• Reinforcement: Reducing/eliminating the biting behavior is important, but at we also want to teach children appropriate behaviors to replace biting to ensure they are getting their wants and needs met. By applying the principles of behavior, you can teach your child more appropriate ways to gain attention, access to preferred materials, or to ask for a break from a non-preferred activity.

NSPT offers services in Bucktown, Evanston, Highland Park, Lincolnwood, Glenview, Lake Bluff, Des Plaines, Hinsdale and Milwaukee! If you have questions or concerns about your child, we would love to help! Give us a call at (877) 486-4140 and speak to one of our Family Child Advocates!

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Is Biting Normal?

Parents often ask if it’s normal for their toddler to bite.  It can feel both concerning and upsetting for parents to find out that their child is biting others. If this sounds familiar to you, you’re not alone.  Here are a few guidelines and tips to consider when navigating your toddler’s biting habit.

Consider Your Child’s Age

  1. Biting is more common for children under 3 years of age.  In determining whether or not your child’s biting habits are normal, consider their age and toddler biting another toddlerdevelopmental level.
  2. Under 1 year, mouthing objects is an important part of feeding and speech development.  This is how children develop oral-sensory awareness in their mouth, as they explore various objects.
  3. Between 1 and 1½ years, children may bite others when they are excited.  It’s important to convey to children that biting is not okay
  4. Between 1½ and 3 years, children might bite more out of frustration.  Frustration often arises when children cannot convey their intents, or feel powerless against limits.  It’s still important to convey that biting is not acceptable.
  5. After 3 years, biting is considered to be less typical, and is likely a behavioral response to frustration or fear.  Children might feel frustrated or fearful when they don’t have control over a situation, when they can’t effectively communicate, or when they don’t like the limits set by others.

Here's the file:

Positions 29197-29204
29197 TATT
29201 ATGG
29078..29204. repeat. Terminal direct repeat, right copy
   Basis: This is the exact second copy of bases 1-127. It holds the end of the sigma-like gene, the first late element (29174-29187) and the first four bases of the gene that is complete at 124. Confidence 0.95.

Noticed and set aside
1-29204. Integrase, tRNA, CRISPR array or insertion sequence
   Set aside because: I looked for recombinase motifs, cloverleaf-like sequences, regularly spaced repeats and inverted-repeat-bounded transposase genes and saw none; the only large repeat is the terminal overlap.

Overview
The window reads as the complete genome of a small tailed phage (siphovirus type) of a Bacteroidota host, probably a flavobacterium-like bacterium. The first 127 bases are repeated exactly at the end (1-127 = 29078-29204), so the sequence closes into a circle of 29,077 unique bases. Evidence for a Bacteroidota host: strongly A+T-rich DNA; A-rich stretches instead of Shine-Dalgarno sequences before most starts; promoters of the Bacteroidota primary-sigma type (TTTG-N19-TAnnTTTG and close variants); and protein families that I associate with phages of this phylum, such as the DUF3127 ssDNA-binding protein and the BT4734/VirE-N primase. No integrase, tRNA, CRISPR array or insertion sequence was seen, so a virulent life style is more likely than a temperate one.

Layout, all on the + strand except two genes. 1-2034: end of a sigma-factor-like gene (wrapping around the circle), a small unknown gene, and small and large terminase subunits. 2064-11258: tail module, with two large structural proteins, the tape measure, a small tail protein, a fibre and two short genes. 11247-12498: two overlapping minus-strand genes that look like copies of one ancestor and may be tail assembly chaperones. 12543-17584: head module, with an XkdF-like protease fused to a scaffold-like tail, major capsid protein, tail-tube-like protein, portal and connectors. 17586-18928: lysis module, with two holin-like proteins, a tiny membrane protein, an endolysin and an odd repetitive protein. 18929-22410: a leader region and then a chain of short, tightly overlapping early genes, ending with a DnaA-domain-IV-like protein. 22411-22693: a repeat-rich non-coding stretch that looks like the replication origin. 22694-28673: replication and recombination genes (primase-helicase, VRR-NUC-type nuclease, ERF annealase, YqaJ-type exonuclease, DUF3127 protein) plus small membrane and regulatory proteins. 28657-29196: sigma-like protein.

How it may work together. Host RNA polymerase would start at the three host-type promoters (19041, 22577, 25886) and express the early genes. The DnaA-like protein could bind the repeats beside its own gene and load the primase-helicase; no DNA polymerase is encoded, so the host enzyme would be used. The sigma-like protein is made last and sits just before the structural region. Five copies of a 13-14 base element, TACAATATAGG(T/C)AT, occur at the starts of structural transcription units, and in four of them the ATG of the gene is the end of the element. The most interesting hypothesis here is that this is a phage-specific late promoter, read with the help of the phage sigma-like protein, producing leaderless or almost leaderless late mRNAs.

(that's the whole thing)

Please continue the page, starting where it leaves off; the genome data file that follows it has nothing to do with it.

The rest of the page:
Consider Possible Triggers:

Understanding why your child bites is a critical step in determining how to intervene.

Here are a few questions parents can ask themselves to identify causes behind their child’s biting habit:

  • Is there a particular environment when biting occurs more frequently?
  • Is there a time of day when biting occurs more frequently?
  • What is your child’s emotional state when they bite?
  • What tends to trigger biting?  For example, does your child bite when you tell them “no”?  Do they bite when they can’t communicate their thought/ideas?
  • Who does your child tend to bite the most?

What Can Parents Do?

  • Respond quickly, and let your child know that biting is not okay.  Use a firm voice, and tell them “No.  It is not okay to bite”.
  • Help your child understand that biting hurts other people.  Believe it or not, this may be a surprise to your child.
  • If your child is struggling to use words, help them by giving them words to express their feelings.  For example, if your child is upset because a peer took their truck, then model “You can say: ‘It’s my turn’ or ‘I want the truck'”.
  • Talk to your child ahead of time about appropriate social rules.  You might say “It’s not okay to bite people” or “You can use words, but you cannot bite.”
  • Talk to your child about things that they can bite.  You might say “We can’t bite people, but we can bite apples!  What else can we bite?”
  • Be proactive about situations that frequently result in biting.  Be ready to intervene and respond, or if necessary, limit situations that result in extreme frustration and biting.

Finally, don’t battle this alone!  Seek help from a licensed professional who can guide you through the process.  Your child’s therapist can help you uncover why your child is biting, and strategies to help your child find better ways to resolve their frustration.